Expressing Gratitude

Awhile back, I had a client whose primary need and concern was in securing local contacts with whom to network.  He had just left a higher level sales management position where his role was more regional in focus and therefore his contacts were outside of our local area.  He asked me for leads, which I was able to give him and he followed through on all, continually requesting more and more names.

As an outplacement consultant, it is expected that we provide guidance in transition, covering all aspects of marketing oneself right up to negotiations on a job offer.  We are not expected to provide contacts nor to place the candidate, although at least one company I know does offer that as an adjunct service, since they are executive recruiters as well.

I subsequently and serendipitously learned¬†that this individual had actually received an offer from a contact that I had given him.¬† He had left that contact¬†rather abruptly with evidently¬†not so much as a note or call to express his gratitude.¬† On hearing this, I realized that¬†he had never¬†informed me of the outcome of any of the contacts I had provided, including this one.¬† I knew nothing of an offer.¬†¬†Shortly after my realization, I shot off an email, likely not very warm and fuzzy, but stating in professionally¬†plain language that the courtesy of a thank you is indeed appreciated and actually expected in this process of networking and marketing oneself.¬†¬† While people may not remember that you didn’t¬† thank them,they will remember that you did and¬†are undoubtedly left with a positive feeling about your interaction.¬† The other side of that is, since you likely obtained names from them as well, they will also appreciate –perhaps even expect–a follow-up¬†regarding the outcome of any¬†contacts they provided (as I would have, in this instance).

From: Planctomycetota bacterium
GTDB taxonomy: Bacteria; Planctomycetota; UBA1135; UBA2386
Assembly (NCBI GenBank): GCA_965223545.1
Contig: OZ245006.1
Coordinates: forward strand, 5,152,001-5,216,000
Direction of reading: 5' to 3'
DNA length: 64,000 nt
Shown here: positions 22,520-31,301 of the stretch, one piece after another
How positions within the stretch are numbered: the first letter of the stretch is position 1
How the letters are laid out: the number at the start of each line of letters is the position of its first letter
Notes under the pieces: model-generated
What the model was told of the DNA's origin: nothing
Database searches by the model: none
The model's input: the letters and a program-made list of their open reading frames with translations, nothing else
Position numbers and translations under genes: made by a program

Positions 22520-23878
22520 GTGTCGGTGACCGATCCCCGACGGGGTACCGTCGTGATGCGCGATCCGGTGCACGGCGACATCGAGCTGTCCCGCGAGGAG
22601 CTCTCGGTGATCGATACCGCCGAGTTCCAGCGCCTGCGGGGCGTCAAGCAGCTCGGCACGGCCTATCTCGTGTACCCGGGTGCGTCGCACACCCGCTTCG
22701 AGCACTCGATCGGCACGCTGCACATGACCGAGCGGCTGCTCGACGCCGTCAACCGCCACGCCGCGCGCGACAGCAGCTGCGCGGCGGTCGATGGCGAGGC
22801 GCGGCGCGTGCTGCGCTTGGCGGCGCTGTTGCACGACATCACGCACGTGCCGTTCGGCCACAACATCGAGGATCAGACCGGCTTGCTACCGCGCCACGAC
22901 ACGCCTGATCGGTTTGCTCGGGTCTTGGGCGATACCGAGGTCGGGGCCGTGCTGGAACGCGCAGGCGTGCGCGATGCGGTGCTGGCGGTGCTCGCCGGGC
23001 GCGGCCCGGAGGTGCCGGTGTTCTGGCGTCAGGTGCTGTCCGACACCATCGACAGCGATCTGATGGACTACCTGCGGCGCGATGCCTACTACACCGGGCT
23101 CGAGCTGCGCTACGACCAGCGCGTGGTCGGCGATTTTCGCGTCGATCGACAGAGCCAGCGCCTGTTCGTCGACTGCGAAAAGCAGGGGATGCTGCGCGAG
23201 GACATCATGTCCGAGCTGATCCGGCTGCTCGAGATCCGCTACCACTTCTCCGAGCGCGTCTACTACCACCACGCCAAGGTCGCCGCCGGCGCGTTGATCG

I heard nothing more from this individual and took away that he was not pleased with the admonishment.¬†¬†I apologize for nothing and insist that gratitude goes a very long way.¬†¬†If you fail to express your thanks to people along the way in the job seeking process, what message are you leaving?¬† What impressions and feelings do you suppose others have about you?¬†¬†In a civil society, it is not only a “good idea,” but an absolute.¬† I assume anyone reading this¬†will accept it in the spirit of good etiquette and will¬†take no personal offense.¬†¬†Thank you!

About the author, Saleh

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